Ramaphosa at the Zondo commission: Burning questions he needs to answer
President Cyril Ramaphosa will appear at the Judicial Commission of Inquiry into State Capture in his capacity as president of the ANC next week. He will return to the inquiry in May to testify as head of state as well his tenure as deputy president of the country under Zuma.
Earlier this month, ANC chairperson Gwede Mantashe appeared at the inquiry on behalf of the party, which has been heavily implicated in state capture. Mantashe’s testimony proved why the inquiry needs to turn its focus on the ANC.
The Zondo commission has been looking into state capture while Zuma was president. This includes the former president’s relationship with the infamous Gupta family, who came onto the country’s radar in 2013, when it was revealed that they had been allowed to land an aircraft at Waterkloof Air Force Base for guests attending a wedding at Sun City.
Zuma is currently embroiled in a battle with the commission about his appearance at the inquiry, with the inquiry going as far as taking the matter to the Constitutional Court.Allegations of state capture have deeply dented investor confidence and has also impacted on citizens and the trust they have in the government.It is now up to Ramaphosa to rebuild that trust. Will he answer truthfully, or will he claim ignorance as we have seen before?In this week’s Friday Briefing, News24’s readers and editors identify 100 questions that they believe Ramaphosa must answer. We also have submissions from News24’s specialist legal writer Karyn Maughan, analysts Ivor Chipkin and Mpumelelo Mkhabela and Conversations editor Jabulani Sikhakhane. Fin24’s Khulekani Magubane and News24’s Jan Gerber also give their views on what they think Ramaphosa should account for.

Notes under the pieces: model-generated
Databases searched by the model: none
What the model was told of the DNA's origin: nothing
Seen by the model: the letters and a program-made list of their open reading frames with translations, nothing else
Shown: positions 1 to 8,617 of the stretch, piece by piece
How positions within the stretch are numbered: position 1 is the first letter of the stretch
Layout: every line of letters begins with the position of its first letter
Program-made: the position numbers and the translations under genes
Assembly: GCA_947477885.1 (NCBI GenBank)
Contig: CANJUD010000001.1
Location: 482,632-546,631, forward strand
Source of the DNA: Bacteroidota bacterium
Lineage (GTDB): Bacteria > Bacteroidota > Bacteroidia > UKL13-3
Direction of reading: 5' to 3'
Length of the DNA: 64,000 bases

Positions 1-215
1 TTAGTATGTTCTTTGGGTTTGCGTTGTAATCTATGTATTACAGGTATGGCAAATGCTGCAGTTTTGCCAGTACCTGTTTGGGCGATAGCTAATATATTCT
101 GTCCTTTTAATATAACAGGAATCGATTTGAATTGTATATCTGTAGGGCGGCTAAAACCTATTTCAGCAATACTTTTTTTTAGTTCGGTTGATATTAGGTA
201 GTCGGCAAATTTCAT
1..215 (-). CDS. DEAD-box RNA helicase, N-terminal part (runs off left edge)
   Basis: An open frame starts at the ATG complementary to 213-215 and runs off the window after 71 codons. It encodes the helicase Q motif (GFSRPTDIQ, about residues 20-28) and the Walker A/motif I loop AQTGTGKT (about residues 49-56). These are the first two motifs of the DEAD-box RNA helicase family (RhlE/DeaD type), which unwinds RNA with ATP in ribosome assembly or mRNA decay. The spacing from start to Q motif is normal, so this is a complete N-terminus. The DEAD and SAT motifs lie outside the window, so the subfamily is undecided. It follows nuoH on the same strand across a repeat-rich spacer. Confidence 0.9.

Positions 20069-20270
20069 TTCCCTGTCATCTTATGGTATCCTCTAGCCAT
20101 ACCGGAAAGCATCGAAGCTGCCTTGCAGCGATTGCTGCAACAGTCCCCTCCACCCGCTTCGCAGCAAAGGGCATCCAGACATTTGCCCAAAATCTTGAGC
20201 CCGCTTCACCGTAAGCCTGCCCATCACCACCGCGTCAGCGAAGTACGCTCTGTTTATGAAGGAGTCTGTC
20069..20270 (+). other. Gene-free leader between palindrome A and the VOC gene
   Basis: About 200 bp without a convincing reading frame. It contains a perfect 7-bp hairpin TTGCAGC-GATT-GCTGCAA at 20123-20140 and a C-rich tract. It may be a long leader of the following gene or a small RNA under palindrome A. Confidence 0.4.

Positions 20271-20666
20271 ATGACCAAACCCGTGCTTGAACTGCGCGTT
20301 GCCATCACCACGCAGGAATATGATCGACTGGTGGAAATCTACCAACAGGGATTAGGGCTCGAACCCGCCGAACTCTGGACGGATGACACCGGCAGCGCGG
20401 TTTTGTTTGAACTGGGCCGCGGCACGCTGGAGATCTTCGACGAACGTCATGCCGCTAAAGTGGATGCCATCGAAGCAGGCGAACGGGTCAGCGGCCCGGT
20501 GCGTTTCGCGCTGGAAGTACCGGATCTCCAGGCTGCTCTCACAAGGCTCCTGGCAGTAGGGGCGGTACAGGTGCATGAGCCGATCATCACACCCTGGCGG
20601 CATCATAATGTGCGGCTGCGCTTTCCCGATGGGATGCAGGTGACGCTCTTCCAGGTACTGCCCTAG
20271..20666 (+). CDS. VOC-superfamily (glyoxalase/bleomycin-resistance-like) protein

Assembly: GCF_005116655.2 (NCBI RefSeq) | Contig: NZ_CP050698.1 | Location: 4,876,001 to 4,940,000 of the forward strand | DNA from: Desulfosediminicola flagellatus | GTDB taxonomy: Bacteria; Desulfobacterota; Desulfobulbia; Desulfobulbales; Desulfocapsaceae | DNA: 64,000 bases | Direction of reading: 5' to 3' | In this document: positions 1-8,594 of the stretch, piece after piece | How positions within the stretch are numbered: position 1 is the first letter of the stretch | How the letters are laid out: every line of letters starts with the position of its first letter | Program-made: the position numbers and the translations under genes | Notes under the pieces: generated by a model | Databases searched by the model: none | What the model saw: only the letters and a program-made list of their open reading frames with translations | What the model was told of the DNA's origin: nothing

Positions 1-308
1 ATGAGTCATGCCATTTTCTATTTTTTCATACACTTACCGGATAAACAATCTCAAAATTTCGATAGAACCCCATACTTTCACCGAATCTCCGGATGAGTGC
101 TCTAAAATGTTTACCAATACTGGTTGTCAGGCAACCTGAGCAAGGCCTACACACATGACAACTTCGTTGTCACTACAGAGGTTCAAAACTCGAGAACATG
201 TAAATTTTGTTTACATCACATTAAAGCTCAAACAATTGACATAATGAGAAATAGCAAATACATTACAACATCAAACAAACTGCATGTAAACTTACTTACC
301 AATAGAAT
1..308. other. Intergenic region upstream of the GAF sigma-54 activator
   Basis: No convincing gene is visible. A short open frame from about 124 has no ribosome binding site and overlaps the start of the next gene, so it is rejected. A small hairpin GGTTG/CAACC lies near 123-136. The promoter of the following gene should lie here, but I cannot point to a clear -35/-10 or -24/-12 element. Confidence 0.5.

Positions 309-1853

President Cyril Ramaphosa will appear at the Judicial Commission of Inquiry into State Capture next week. His appearance will be in his capacity as leader of the ANC, and not as head of state. News24 asked its readers, with the help of our editors, to identify 100 questions they believe Ramaphosa should answer.
Despite all the evidence that has been revealed at the state capture commission indicating the State Security was politicised, President Cyril Ramaphosa has not taken any action against those implicated. Karyn Maughan asks why.
Ivor Chipkin writes that corruption in government has happened because the ANC reproduced aspects of the homeland system and spread it across the state.
Mpumelelo Mkhabela breaks down the categories of witnesses appearing at the Zondo commission and asks whether Cyril Ramaphosa will prove to be what he defines as a category five witness when he testifies next week.
While the importance of a sitting president appearing before the state capture inquiry should not be understated, it is the content of Cyril Ramapahosa’s testimony that could have a ripple effect, writes Khulekani Magubane.
A master of vagueness and sugar-coating, President Cyril Ramaphosa has dodged questions about state capture publicly for years. The countless questions he will face next week and in May when he appears at the Zondo commission should boil down to two, writes News24 parliamentary reporter Jan Gerber.
President Cyril Ramaphosa will find himself walking a tightrope when he appears before the state capture commission, as he weighs up his own accountability in the Zuma administration against his political reputation, writes Jabulani Sikhakhane.
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